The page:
If the pineapple slicer is one of those two-part thingies (you slice off the top of the p, stick the toothed part on top, and crank the handle part round and round), it's great. I would never pay what they're going for in the Chef's catalogue ($20+), but my mother and I each scored one for $6 at a warehouse sale several years ago, and free is even better. If you want slices, it's great--very quick and it gets ALL the eyes. It is a unitasker, but it has made me much more willing to deal with pineapples.
Made this tonight (although I had to use sour cream for the sauce b/c that was what I had). It was delicious. I highly recommend.
Glad I could contribute slightly to your mavenitude. I greatly enjoy your posts and hope you make it to the Coney someday. Best to be driving through the Panhandle in the morning of a wet (relatively speaking) spring. Otherwise, you'll understand only too well the punchline of the joke about how God thought he'd keep Hell and rent out Texas.
Harking back to the "Texas" hot dog: I am from a small town in the Texas Panhandle and grew up on a version of these. They came (and still come) from an appropriately long and skinny little space called The Coney Island and opened in the thirties by a Greek immigrant. His sons ran it all the while--and long after--I was growing up and it is now owned by a former schoolmate of mine who waitressed there for years. The original had mustard, a thin "chili", and onions (as did the ham sandwiches). Nowadays, one can have cheese also, though this was not an option in my youth. In the unlikely event that you ever find yourself in Pampa, don't miss the Coney, where nothing is ever written down and the pies are to die for.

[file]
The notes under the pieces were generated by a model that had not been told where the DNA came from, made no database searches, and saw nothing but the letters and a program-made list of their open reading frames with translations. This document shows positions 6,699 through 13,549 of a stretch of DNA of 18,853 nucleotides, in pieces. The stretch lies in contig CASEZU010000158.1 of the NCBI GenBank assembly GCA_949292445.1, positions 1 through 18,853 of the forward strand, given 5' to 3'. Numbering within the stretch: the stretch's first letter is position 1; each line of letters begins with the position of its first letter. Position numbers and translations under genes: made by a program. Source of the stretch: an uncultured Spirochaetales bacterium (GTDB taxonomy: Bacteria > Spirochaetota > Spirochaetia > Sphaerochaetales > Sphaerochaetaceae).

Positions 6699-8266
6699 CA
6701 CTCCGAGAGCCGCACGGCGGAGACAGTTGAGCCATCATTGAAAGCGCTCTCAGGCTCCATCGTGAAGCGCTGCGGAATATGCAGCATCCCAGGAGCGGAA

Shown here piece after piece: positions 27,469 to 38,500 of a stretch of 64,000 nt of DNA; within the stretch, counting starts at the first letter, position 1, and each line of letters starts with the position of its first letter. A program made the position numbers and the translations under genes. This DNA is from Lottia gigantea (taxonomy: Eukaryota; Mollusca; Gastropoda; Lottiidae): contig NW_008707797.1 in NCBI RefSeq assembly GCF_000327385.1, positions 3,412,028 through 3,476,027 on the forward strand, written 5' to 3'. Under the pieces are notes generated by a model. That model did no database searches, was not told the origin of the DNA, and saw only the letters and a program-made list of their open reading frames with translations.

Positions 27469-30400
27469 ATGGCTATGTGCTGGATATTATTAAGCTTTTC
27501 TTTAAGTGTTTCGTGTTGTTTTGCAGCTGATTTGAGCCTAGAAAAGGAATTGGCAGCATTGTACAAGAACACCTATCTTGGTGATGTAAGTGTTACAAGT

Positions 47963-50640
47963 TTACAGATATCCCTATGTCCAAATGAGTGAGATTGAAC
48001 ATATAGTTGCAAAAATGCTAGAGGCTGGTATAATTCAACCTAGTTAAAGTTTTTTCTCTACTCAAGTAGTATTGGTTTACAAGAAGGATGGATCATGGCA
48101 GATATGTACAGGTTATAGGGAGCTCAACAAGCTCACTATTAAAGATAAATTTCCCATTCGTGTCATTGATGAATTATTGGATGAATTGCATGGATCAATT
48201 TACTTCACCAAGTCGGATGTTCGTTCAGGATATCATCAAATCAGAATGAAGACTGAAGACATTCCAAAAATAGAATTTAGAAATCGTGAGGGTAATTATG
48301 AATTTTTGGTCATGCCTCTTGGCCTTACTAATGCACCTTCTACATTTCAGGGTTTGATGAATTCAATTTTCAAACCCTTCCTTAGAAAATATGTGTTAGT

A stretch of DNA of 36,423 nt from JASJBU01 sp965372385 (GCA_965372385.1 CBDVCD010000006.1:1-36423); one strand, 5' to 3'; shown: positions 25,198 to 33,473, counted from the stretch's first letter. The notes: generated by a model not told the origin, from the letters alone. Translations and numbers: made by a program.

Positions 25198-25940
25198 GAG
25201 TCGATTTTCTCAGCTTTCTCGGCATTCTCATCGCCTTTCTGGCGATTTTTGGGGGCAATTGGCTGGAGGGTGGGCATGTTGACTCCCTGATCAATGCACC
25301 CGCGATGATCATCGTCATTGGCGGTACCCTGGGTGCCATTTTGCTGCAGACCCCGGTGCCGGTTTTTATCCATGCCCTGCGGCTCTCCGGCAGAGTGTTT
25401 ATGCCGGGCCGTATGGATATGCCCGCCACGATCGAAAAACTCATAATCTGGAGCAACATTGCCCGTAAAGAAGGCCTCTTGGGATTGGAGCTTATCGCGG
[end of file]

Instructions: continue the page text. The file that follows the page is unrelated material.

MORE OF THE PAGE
Do you ever make the quick dill bread with cottage cheese (there are a gazillion recipes in cookbooks and online)? One version I've made calls for a couple of Tbs. of onion soup mix insteat of the minced onion and it's actually quite good. You'll have some left over, but just roll up the envelope tightly; as thehostess says, it won't go bad.
Salpico--I have taught the Checkers speech for years (for material fallacies--what is unethical, but alas, effective). Loved your pastiche.
What's on offer from Russ & Daughters.
As a Southerner, I've been eating blackeyed peas on NYD forever, though I could use a bit more luck lately. The combination of rice with the peas (some people cook together--I don't) is called Hoppin' John. Traditionally served with cabbage--the peas are for luck in general and the cabbage for money.
The story I've heard about the luck of the peas is that after Sherman went through Georgia, among the few things left to eat were the black-eyed peas still in the fields--the Yankees, being unfamiliar with them, took them for cattle fodder and left them alone. I don't vouch for this story, but it is the tale that I heard told. But they are definitely nutritious food for hard times.
I'm a Texan who loves barbecued brisket. But many years ago a friend and I hosted a huge party whose central feature was Memphis-style barbecue--85 pounds of pork shoulder painstakingly cooked all day. Utterly delicious.